“Is it possible for a pianist to be too good? If anyone faces jeopardy with that question, it’s Marc-André Hamelin.” — The New York Times

Home country honors:
– Officer of the Order of Canada: recognition by Her Majesty The Queen for outstanding achievement, dedication to the community and service to the nation
– Chevalier de l’Ordre du Québec: the highest distinction given by the Québécois government
– Member of the Royal Society of Canada: the senior national, bilingual council of distinguished Canadian scholars, humanists, scientists and artists

andsneshamelin2xAnother opportunity to hear him in SF this year:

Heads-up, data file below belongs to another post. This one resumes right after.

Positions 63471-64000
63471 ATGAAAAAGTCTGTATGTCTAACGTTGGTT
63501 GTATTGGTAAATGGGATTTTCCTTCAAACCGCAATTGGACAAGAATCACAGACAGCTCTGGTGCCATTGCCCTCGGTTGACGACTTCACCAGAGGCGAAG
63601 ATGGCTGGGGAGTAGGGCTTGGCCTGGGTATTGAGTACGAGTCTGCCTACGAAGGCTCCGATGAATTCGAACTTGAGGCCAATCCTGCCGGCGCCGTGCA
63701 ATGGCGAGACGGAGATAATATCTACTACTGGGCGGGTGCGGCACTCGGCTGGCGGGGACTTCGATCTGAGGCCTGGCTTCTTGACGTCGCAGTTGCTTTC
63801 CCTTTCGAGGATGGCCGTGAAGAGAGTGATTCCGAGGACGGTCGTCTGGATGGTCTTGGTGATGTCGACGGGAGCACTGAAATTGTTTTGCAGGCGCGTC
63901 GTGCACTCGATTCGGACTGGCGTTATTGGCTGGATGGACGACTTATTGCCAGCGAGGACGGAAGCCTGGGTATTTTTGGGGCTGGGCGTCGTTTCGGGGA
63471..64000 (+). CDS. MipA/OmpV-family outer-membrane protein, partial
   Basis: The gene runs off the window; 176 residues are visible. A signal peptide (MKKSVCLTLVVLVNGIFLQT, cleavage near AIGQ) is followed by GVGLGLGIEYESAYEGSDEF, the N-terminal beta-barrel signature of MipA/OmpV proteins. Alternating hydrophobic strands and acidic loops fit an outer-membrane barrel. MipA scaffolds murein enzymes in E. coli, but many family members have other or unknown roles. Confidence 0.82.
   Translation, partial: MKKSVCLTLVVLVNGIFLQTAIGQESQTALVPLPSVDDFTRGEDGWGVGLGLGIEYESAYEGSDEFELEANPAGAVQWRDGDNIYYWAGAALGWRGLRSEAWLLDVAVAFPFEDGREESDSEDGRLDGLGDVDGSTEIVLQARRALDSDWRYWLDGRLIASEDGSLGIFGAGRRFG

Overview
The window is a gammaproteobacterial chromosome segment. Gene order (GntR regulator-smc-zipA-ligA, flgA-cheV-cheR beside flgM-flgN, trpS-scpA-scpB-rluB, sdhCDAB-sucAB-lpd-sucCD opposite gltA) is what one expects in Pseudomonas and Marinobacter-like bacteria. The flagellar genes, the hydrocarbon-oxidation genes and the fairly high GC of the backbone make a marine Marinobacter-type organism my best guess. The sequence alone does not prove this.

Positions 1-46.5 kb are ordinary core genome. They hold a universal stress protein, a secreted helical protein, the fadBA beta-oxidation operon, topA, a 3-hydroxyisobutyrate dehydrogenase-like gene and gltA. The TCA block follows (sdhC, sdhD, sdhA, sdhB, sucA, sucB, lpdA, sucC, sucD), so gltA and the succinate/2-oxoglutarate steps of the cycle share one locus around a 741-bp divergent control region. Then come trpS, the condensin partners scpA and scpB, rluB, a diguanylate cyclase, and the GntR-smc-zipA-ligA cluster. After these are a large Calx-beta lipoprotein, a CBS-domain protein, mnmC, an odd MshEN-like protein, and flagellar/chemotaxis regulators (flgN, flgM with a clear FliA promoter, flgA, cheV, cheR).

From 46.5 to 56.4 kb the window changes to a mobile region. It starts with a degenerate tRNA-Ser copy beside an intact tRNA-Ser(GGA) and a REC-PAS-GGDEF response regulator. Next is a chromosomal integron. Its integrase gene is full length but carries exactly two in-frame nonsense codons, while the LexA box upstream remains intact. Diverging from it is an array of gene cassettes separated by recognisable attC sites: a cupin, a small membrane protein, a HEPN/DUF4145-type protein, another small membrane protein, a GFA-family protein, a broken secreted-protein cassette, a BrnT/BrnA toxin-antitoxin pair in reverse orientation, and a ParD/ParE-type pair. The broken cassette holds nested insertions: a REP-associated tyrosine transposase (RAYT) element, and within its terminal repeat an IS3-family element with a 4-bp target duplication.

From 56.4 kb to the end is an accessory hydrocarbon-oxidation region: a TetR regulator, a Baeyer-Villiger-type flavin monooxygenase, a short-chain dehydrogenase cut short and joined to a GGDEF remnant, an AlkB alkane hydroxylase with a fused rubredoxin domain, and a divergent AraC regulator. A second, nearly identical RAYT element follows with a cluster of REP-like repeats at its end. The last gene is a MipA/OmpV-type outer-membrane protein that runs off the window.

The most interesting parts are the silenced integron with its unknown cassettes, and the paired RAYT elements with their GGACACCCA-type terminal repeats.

Leif Ove Andsnes and Marc-André Hamelin, pianos

Tuesday, April 25, 2017 at 7:30pm
Herbst Theatre, SF
San Francisco Performances will present this two-pianos/four-hands recital featuring works by Debussy, Mozart and Stravinsky. Says SFP, ”…the combined talents of these frequent collaborators and friends create an exhilarating experience.”

Learn more:
Read his full bio.
View featured videos of his performances.
Visit his official website.